Superficial cutaneous Staphylococcus aureus (S. aureus) infection in humans can lead to soft tissue infection, an important cause of morbidity and mortality. IL-17A production by skin TCRγδ+ cells in response to IL-1 and IL-23 produced by epithelial and immune cells is important for restraining S. aureus skin infection. How S. aureus evades this cutaneous innate immune response to establish infection is not clear. Here we show that mechanical injury of mouse skin by tape stripping predisposed mice to superficial skin infection with S. aureus. Topical application of S. aureus to tape-stripped skin caused cutaneous influx of basophils and increased Il4 expression. This basophil-derived IL-4 inhibited cutaneous IL-17A production by TCRγδ+ cells and promoted S. aureus infection of tape-stripped skin. We demonstrate that IL-4 acted on multiple checkpoints that suppress the cutaneous IL-17A response. It reduced Il1 and Il23 expression by keratinocytes, inhibited IL-1+IL-23-driven IL-17A production by TCRγδ+ cells, and impaired IL-17A-driven induction of neutrophil-attracting chemokines by keratinocytes. IL-4 receptor blockade is shown to promote Il17a expression and enhance bacterial clearance in tape-stripped mouse skin exposed to S. aureus, suggesting that it could serve as a therapeutic approach to prevent skin and soft tissue infection.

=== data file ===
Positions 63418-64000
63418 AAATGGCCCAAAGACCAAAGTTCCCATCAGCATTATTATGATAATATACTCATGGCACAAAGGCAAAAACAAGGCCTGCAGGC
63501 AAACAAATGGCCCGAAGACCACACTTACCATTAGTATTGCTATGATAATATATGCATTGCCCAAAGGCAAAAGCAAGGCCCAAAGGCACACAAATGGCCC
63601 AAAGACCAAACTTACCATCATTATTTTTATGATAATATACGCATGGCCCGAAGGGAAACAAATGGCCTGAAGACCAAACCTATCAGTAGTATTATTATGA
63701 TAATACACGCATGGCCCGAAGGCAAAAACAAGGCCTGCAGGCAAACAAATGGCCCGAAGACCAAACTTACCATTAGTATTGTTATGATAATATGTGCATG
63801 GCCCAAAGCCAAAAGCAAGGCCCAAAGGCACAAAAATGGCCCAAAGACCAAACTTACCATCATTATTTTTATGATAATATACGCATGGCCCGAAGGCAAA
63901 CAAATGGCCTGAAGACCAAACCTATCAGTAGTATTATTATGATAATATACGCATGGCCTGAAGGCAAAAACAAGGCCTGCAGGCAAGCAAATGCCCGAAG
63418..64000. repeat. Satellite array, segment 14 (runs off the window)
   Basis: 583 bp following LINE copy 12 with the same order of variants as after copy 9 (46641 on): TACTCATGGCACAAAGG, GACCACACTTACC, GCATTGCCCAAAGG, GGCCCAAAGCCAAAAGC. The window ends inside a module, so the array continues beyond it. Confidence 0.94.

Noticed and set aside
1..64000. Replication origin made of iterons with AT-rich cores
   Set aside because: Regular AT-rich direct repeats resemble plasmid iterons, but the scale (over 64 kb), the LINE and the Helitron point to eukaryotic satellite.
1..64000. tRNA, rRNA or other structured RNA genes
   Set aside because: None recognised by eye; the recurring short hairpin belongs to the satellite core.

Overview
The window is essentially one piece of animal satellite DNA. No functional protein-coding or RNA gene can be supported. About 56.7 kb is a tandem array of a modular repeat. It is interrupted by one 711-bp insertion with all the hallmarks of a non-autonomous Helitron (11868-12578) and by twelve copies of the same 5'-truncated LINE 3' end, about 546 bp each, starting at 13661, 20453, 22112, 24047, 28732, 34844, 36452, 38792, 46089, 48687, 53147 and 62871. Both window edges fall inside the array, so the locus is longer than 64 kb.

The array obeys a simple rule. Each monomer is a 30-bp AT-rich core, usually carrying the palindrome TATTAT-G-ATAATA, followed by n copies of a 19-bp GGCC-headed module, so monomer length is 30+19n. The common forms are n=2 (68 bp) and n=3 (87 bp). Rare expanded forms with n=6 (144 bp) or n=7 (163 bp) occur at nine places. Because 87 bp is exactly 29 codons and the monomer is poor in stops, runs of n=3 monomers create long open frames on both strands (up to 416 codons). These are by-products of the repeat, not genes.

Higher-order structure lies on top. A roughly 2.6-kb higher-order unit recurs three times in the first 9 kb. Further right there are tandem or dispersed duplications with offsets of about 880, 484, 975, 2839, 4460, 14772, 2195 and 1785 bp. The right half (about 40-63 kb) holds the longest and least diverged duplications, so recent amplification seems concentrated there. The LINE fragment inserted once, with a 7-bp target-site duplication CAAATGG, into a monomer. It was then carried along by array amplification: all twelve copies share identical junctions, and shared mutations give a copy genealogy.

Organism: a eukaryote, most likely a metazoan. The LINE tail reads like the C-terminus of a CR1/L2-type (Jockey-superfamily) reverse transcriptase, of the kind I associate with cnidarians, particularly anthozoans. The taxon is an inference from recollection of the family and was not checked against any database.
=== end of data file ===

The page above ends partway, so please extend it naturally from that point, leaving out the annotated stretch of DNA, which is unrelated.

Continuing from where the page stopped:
Keywords: Bacterial infections; Basophils; Immunology; Infectious disease; Innate immunity.